The diamond received 40 facets on the crown, and 48 more on the pavilion. The standard Brilliant Cut had just 56 plus two facets. The Tiffany Yellow, had 90.
The Hope Diamond
With a controversial history that dates for centuries The Hope Diamond it get its name after by Lord Philip Hope that acquired the gem in 1830.First named Tavernier Blue after French gem merchant and adventurer Jean-Baptiste Tavernier, the heart-shaped was sold to King Louis XIV and recut to 67.5 carats and renamed The French Blue. The famous Blue has changed its name several time throughout history always due to its vibrant rare blue color found in only 0.02%.
Now the stone weighs 45.52 carats and it has a different shape changed by the famous and talented Pierre Cartier . The oval frame of smaller diamonds are enhancing the mysterious blue.
There was a curse on this magnificent Blue that brought bad luck to the ones that own it or even touch it. Evalyn Walsh Mclean one of the proud owners of 'The hope diamond' has blessed the gem lifting the curse.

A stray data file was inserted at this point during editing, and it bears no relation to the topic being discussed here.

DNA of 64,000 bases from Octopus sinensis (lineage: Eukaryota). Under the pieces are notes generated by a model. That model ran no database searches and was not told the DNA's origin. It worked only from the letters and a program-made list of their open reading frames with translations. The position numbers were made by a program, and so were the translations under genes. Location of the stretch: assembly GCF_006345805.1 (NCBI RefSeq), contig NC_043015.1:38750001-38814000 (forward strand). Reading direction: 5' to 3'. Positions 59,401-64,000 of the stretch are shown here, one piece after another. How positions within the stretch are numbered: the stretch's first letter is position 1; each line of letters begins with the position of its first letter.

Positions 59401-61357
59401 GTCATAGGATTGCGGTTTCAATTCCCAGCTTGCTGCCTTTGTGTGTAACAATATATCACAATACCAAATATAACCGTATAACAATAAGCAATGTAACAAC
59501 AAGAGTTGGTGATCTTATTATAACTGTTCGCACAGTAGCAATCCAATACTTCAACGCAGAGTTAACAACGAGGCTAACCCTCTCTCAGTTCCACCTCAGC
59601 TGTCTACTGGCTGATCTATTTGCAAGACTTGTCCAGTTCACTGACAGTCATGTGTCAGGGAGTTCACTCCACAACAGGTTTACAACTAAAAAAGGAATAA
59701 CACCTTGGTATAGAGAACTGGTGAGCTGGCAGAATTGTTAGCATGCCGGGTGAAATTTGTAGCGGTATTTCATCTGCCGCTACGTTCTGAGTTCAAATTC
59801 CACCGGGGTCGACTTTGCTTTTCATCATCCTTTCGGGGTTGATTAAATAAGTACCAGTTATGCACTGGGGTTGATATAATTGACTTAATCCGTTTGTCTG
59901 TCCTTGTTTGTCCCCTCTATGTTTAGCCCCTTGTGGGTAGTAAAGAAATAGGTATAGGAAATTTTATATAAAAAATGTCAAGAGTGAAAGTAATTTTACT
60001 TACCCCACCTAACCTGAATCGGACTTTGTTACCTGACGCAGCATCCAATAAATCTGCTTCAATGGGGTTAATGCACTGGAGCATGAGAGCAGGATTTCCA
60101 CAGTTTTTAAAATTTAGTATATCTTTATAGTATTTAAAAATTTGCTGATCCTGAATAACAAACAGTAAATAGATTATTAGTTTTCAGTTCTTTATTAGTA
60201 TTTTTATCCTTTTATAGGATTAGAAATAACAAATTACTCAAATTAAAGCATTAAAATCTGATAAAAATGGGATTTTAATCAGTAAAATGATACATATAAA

Currently estimated to $350 milion and sitting safely at Smithsonian Institute in Washinton DC attracting more then seven million visitors a year.
The Patiala Necklace
"This is a dream world, the incarnation of a fugitive oriental dream" The French L'illustration late 1920
The Patiala Necklace was a necklace created by the House of Cartier in 1928. It was made for Bhupinder Singh of Patiala, who was the Maharaja of the princely state of Patiala and one of the richest men in the world.